Saul Williams Is Going on a Tangent

Talking comics & revolutions with the cross-media phenom

Why be great at one thing when you can be great at several things? Saul Williams is a living embodiment of that precept. He’s an acclaimed poet, musician, and actor who’s been a part of a number of artistic scenes since the mid-1990s. He has collaborated with Trent Reznor, starred in the Tupac Shakur-inspired musical Holler If Ya Hear Me, and was thinking about digital music and the wages of the independent artist long before it was the subject of lengthy think-pieces. On stage, he’s a charismatic figure and, whether poetry or essays, his writing has an immersive, crystallizing quality.

First Second Books recently announced that Williams is making a foray into comics, with a graphic novel called Martyr Loser King in collaboration with the artist Sorne. It’s due out in 2019, and will be part of a larger narrative encompassing works in several disciplines, including an album that was released earlier this year. I spoke with Williams about the making of the storyline, his own experience as a reader and a creator of comics, and the real-life issues that are fueling the book.

Tobias Carroll: From what I’ve read, Martyr Loser King deals with questions of hacking and surveillance, which are increasingly in the public consciousness. What about them first interested you as a writer? And how did you go about finding your own perspective on them?

Saul Williams: Initially, I would say that I was as interested as anyone else, yet as a witness of the Occupy movement, the Arab Spring, the Y’en A Marre movement in Senegal, and the social eruptions triggered by whistle blowers like Chelsea Manning, I began to believe that we have an opportunity to re-wire society and do away with some of the old school paternalistic ideologies that have defined much of our history. The fact that I started piecing these ideas together, specifically while living abroad and wandering the streets of places like Dakar, Senegal, watching kids devour the new tech while tightening the skin on homemade drums, it became fascinating to think of the fusion of the talking drum and handheld computer….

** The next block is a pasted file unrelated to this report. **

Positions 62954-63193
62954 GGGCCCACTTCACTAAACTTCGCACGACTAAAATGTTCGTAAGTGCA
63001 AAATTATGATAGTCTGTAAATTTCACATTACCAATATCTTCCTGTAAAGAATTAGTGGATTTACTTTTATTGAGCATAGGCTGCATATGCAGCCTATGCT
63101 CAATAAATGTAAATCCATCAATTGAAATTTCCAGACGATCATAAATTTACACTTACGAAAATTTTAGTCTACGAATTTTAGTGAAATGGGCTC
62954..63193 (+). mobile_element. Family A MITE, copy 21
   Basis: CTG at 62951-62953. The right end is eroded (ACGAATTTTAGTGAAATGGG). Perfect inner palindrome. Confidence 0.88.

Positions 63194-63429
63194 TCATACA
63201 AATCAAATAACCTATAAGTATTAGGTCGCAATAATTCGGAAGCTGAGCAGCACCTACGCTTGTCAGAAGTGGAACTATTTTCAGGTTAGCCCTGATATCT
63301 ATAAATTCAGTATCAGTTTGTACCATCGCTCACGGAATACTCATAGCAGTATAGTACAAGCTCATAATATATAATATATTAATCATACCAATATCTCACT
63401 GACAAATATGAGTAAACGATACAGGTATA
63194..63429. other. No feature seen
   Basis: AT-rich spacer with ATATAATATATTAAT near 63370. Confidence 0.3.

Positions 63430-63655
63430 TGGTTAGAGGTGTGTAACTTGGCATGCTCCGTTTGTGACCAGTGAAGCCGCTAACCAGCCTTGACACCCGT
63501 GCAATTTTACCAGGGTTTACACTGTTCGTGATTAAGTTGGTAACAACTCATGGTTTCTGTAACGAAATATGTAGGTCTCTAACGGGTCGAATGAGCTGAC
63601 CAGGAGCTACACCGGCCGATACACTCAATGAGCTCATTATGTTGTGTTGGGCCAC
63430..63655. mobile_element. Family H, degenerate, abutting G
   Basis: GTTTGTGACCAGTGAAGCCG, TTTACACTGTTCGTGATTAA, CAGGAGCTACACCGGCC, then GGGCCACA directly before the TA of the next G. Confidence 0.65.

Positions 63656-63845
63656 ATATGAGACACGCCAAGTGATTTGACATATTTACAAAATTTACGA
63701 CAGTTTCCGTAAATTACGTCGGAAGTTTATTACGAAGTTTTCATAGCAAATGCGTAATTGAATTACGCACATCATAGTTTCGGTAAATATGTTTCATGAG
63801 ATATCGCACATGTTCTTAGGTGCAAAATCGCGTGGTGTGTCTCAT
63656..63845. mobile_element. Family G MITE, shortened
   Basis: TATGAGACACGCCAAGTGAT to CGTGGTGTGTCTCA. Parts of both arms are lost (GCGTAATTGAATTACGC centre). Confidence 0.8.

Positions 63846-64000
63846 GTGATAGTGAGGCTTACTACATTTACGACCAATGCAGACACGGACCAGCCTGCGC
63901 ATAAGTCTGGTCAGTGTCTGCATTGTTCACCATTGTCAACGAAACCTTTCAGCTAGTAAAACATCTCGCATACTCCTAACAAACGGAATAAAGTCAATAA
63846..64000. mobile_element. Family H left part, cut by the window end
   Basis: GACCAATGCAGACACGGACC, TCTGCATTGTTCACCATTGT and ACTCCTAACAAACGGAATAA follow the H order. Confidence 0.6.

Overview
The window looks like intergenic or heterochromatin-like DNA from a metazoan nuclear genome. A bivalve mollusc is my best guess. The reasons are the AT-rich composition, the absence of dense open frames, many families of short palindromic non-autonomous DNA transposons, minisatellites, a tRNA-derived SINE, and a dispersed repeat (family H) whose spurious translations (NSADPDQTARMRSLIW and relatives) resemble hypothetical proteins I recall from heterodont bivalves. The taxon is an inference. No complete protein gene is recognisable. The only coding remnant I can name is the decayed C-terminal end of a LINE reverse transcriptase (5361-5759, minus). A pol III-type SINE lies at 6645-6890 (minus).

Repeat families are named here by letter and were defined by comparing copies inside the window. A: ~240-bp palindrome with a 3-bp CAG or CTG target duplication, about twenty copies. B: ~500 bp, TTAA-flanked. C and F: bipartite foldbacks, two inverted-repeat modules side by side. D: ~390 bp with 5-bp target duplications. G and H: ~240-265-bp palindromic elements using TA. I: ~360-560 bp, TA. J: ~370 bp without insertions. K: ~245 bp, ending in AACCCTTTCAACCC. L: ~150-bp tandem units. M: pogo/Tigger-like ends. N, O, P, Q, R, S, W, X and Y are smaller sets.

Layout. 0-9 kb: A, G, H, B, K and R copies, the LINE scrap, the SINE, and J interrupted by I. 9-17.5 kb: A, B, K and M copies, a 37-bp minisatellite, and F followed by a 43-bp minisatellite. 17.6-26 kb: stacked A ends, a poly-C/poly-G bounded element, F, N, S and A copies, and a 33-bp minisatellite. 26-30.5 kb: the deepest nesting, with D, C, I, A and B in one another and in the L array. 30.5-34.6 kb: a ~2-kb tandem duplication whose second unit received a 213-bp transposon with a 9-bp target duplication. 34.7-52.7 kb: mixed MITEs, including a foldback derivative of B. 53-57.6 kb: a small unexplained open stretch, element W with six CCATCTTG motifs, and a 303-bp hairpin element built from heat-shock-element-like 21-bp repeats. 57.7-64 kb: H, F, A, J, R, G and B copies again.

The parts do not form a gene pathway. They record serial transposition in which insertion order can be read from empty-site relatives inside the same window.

Carroll: This graphic novel is one of several related projects you’re working on, each of in a different medium. Was there one in particular that you began with? At what point, when starting a project, does the idea of doing something that spans several disciplines come into play?

Williams: This idea began, truly, as a graphic novel. I had just finished reading Habibi by Craig Thompson, which I must credit as the straw that broke the camel’s back, when I determined that I had to write in this format because of the freedom that it would afford me as a poet. The idea had been in the back of my mind for years, the main reason being that I found it intriguing that I could structure a story, create characters, narrative, dialogue, and then throw a poem on the wall as graffiti in the background. What I found most inspiring about the format was the possibility of tangents. Some writers play with this idea through footnotes. I loved the possibility of incorporating tangents into the story, it freed me to think in terms of a more circular narrative.